Let the majors begin!
Tennis made people pay attention in 2015. The potential calendar-year Grand Slam run by Serena Williams overshadowed Novak Djokovic’s stellar year. Some would say that Djokovic had an even better year than Williams – his only Grand Slam loss was the French Open final to Stan Wawrinka.
But, Djokovic doesn’t quite move the needle with casual American sports fans like Williams.
Whether it is her competitive spirit or her backstory or her dominance, Williams captured our attention in 2015. No…on second thought, she demanded it.
When Serena plays in a Grand Slam, people tune in to watch. The GS numbers for 2015 (via SportsMediaWatch.com) speak for themselves:
- Australian Open: Serena vs Maria Sharapova = 0.7 rating (+40% over ’13 and ’14 – both without Williams)
- French Open: Serena vs Lucie Safarova = 1.4 rating (vs 1.3 in ’13 – sans Williams; equal in ’14 with Williams)
- Wimbledon: Serena vs Garbiñe Muguruza = 1.7 rating (+89% over ’14 and 31% in ’13 – both without Williams)
- U.S. Open: Italy’s Flavia Pennetta vs countrywoman Roberta Vinci = 1.1 rating during its first year on cable only (-62% from ’14 and -73% from ’13 when both were on CBS – both with Williams)
For reference, the ratings for Serena’s U.S. Open quarterfinal match against her sister Venus drew a 3.7 rating. That equates to about 6 million viewers watching tennis on cable.
Serena moves the tennis ratings needle. Her presence spans not only generations but race and culture. She had an incredible year – completing her second “Serena Slam” (four consecutive GS titles) and a near calendar year Grand Slam. 2015 also marked her return to Indian Wells after a 13-year hiatus.
Heading into 2016, the question will be can she duplicate or exceed her stunning 2015 season?
Given that it’s Serena Williams, it’s hard to say no. Even at age 34, the #1 player in the world can still play at a high level. No one else on tour has the ability to raise their game to a higher level more often than Serena. The opportunity is there for an even greater 2016 with the Olympics this summer. A “Golden Slam”, which would equal Steffi Grab’s magical year of 1988, is possible.
However, she is 35. She is coming off a layoff due to injury (knee inflammation). But, injuries are nothing new for Serena. She’s played through them before and will continue to do so. In a Q&A with the U.S. Open, her coach Patrick Mouratoglou said, “Even sick or injured, she can still find a way to win and proved it in 2015.”
Recommended Reading: Christopher Clary’s 2016 Tennis Wish List
Healthy or not, all eyes will be on Serena to start 2016. Another start to the year like she had in 2015 and people will take notice. But there are other names to watch…not just for the Australian but the rest of 2016 as well. I want to watch the names who may or may not be on the tip of everyone’s tongue.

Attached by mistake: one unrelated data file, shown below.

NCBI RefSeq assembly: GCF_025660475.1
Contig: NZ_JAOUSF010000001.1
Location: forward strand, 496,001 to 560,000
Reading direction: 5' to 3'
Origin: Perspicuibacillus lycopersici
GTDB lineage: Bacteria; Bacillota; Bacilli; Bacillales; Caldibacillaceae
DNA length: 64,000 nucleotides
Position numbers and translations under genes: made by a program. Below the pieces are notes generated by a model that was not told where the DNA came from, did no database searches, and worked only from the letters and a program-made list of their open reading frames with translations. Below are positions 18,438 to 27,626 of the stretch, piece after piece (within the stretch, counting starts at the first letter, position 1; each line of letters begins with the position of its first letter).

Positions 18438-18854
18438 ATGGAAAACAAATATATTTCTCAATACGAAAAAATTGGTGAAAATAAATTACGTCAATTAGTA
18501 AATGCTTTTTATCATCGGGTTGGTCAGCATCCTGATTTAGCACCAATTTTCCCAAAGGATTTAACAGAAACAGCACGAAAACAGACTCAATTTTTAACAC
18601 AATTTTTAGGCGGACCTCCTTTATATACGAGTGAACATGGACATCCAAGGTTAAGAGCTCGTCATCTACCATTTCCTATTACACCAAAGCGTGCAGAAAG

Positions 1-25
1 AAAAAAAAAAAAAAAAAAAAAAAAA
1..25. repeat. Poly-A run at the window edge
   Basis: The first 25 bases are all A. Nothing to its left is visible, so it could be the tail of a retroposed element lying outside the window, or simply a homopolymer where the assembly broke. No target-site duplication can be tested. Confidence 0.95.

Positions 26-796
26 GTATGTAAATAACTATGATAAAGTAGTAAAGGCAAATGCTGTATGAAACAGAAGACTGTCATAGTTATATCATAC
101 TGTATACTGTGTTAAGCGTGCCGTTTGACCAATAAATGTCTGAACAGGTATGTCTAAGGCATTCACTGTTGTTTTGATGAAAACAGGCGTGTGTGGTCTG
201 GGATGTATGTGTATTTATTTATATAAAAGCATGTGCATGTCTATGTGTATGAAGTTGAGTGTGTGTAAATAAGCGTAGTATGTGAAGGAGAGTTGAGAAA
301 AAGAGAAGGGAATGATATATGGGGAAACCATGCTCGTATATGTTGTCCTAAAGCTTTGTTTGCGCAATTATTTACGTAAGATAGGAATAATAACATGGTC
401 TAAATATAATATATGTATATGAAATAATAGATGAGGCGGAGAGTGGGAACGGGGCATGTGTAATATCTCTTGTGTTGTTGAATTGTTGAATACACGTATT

And, they are names that this Hispanic female sports writer is paying attention to. Let’s be real here. Tennis is a predominantly white sport. I’ve watched tennis since the days of Evert, Navratilova, Connors, Ashe and more. When there are athletes who don’t fit the stereotype of what people expect of a tennis player to be, I pay attention.
- Sloane Stephens (USA) – just won the ASB Classic, an Aussie Open prep tournament.
- Garbiñe Muguruza (Spain) – breakout 2015 season with a Wimbledon final as her GS highlight
- Madison Keys (USA) – continuously improving game; ready to take the next step.
- Heather Watson (United Kingdom) – almost slayed Serena at Wimbledon in 2015. New coach in 2016.
- Monica Puig (Puerto Rico) – 2013 rising star could be ready to crack top 50.
- Vicky Duval (USA) – Young American returns after kicking cancer’s a$$.
While none of these ladies will match Serena’s 2015, they could make some waves in 2016. Stephens has shown flashes of the Sloane Stephens of old. She has the game to match Serena – see 2013 Australian Open – and the mentality to do it. Injuries will be key, as they always are in tennis.
Will the mantle by passed in U.S. women’s tennis? Will another rise above the Williams torch?
In this Olympics year, the only thing for certain is that we have a golden year of tennis ahead. It all begins and ends with Serena.
She is the queen after all.
— SI Tennis (@SI_Tennis) December 14, 2015
Updated: Incorrectly indicated Serena’s age as 35. She is currently 34 years old. 1-18-16